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Ground Report – Wayland’s Smithy, Oxfordshire, 27/07/08


This is really one of the best crop circles I have ever been lucky enough to visit.

A truly remarkable example of everything that makes this phenomenon so compelling and all consuming and why it is that so many people flock into the fields summer after summer to experience magic first hand.

Firstly the size and level of complexity of this design. With 241 circles of varying size, the accuracy of positioning is stunning. Add to that the fact that a few inches of standing crop remains between every single circle making access to its neighbour more than a little tricky and the effect is even more impressive.

The undulation of this very large field, the same one as the famous ‘towers’ formation of 2006, adds to the intrigue around this formation. It cannot be easily seen from anywhere around the perimeter of the field and judging which tramline to enter is 50/50! The exact spot where the crop circle is located slopes very sharply down in one corner, to the extent that it could cause visitors to stumble over. At this point there is no more damage to plants and no less accuracy in the design.

Having said all of that, it is actually what lies on the ground which really is the most memorable. Unlike many formations in fast ripening wheat where the crop can be well laid to the ground, the wheat here is hardly laying down at all. Throughout the entire formation with the exception of only the central circle (which is laid much flatter) the crop is at about 45º.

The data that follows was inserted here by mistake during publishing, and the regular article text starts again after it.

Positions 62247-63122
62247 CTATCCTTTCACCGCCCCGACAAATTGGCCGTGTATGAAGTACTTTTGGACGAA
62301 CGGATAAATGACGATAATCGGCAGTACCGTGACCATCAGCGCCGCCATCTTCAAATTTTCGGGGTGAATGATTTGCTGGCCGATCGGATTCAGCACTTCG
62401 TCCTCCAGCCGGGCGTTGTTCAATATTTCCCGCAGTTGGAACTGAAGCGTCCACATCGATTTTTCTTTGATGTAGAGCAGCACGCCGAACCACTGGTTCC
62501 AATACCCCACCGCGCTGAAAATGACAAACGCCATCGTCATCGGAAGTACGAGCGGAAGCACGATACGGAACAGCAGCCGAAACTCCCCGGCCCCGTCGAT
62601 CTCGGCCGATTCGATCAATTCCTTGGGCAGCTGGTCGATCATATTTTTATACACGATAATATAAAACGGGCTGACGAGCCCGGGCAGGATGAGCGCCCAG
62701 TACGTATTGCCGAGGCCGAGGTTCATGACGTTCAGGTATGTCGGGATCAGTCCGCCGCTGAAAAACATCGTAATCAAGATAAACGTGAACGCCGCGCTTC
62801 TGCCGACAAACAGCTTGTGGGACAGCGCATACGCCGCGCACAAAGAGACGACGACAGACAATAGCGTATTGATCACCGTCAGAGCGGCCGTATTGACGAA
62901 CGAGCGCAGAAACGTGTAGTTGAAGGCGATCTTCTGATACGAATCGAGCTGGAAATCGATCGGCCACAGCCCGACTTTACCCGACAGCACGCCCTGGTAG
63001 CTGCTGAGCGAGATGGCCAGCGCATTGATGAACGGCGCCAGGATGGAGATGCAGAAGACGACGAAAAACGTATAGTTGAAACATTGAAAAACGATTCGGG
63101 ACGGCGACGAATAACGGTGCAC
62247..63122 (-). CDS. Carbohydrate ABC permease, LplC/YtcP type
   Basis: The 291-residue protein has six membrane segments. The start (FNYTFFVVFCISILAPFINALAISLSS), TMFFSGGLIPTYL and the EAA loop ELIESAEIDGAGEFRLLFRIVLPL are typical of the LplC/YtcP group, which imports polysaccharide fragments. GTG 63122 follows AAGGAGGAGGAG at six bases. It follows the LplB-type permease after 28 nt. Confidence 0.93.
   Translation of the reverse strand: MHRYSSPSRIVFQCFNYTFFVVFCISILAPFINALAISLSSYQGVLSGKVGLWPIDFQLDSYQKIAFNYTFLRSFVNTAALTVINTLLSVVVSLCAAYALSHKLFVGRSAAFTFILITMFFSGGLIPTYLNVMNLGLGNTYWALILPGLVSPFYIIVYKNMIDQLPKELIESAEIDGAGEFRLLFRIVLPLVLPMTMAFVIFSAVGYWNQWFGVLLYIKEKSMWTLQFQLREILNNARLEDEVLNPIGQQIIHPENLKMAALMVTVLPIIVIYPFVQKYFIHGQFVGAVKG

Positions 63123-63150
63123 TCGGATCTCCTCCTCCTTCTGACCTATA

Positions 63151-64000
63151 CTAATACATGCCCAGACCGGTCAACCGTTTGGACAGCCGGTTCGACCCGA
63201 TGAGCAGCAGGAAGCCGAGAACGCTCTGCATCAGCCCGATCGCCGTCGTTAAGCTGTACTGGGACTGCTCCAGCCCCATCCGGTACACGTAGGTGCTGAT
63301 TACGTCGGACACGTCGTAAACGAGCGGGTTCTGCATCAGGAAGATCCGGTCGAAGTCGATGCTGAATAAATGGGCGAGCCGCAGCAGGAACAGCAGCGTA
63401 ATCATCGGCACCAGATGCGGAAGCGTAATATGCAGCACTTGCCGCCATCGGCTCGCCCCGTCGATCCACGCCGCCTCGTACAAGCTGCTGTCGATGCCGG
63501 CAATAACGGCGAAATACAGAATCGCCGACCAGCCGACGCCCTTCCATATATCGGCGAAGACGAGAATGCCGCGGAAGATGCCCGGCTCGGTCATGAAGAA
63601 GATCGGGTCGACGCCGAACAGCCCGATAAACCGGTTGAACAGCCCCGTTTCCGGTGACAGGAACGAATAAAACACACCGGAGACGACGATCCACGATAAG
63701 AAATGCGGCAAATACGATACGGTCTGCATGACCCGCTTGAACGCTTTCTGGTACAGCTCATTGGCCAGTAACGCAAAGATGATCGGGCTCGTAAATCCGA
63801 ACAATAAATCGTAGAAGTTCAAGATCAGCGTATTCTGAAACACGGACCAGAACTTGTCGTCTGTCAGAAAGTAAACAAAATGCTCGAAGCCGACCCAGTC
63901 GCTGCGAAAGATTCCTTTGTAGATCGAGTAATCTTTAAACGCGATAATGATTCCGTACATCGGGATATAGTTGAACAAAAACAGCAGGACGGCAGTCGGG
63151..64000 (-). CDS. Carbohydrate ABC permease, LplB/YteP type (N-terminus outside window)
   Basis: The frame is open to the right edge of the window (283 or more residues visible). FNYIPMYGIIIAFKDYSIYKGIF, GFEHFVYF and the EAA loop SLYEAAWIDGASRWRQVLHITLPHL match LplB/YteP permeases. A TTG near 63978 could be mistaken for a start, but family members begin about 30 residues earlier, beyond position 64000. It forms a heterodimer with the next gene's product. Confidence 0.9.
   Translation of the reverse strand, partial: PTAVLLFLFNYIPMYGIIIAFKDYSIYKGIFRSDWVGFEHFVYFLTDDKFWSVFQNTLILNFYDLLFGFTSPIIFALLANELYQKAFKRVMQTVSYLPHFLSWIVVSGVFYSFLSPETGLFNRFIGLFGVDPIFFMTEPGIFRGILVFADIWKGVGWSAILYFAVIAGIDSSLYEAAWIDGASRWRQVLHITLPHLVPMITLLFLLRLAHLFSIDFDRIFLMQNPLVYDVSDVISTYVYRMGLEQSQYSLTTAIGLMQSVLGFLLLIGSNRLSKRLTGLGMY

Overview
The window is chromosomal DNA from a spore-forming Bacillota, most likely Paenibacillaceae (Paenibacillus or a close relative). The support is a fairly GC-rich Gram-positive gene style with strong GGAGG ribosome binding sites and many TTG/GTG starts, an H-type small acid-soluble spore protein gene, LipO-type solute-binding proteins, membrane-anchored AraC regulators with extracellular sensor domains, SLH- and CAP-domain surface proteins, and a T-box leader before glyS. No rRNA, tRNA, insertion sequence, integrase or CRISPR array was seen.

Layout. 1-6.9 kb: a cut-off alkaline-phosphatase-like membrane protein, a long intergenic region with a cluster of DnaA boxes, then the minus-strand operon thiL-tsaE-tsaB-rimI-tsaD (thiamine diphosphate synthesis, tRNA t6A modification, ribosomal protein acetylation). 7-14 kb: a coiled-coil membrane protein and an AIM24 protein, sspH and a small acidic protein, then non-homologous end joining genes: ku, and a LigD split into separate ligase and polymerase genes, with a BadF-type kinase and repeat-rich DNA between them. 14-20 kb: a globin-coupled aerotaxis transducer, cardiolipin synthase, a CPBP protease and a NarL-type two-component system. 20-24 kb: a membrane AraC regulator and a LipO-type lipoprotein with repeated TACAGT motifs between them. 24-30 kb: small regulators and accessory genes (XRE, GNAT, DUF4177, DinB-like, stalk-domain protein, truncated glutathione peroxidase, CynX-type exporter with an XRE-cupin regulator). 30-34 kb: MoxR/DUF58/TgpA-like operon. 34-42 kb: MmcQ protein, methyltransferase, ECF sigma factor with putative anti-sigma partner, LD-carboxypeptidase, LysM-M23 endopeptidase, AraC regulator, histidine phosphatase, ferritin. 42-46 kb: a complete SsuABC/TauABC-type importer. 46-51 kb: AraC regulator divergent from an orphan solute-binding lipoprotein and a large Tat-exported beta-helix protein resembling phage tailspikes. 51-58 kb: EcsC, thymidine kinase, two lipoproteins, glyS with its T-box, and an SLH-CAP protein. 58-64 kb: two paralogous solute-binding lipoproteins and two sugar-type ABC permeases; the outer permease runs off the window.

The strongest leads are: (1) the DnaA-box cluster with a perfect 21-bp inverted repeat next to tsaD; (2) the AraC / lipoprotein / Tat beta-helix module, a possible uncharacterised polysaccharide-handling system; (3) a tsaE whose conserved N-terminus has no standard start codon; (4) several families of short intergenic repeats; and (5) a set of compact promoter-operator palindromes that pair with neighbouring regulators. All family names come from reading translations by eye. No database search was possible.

Wherever you step you have to take giant steps in order to effectively ‘wade’ through the laid stems. As each foot comes into contact with the ground the stems pop and crush underneath giving the distinct impression they have not met this downward force until now.

In addition to this fluffy appearance, there is a very fluid feel to the laid crop as it moves around each circle leaving standing stems in the centres of many.


Damage to wheat stems throughout the entire formation is minimal. Each and every circle really appears untouched.

This is by far one of the best crop circles of the year and in my opinion will take some beating!

Crop Circle Summary


Wayland's Smithy, Oxfordshire

Crop Type



Hundreds of laid circles arranged in square pattern.

Date of First Sighting


Survey Date


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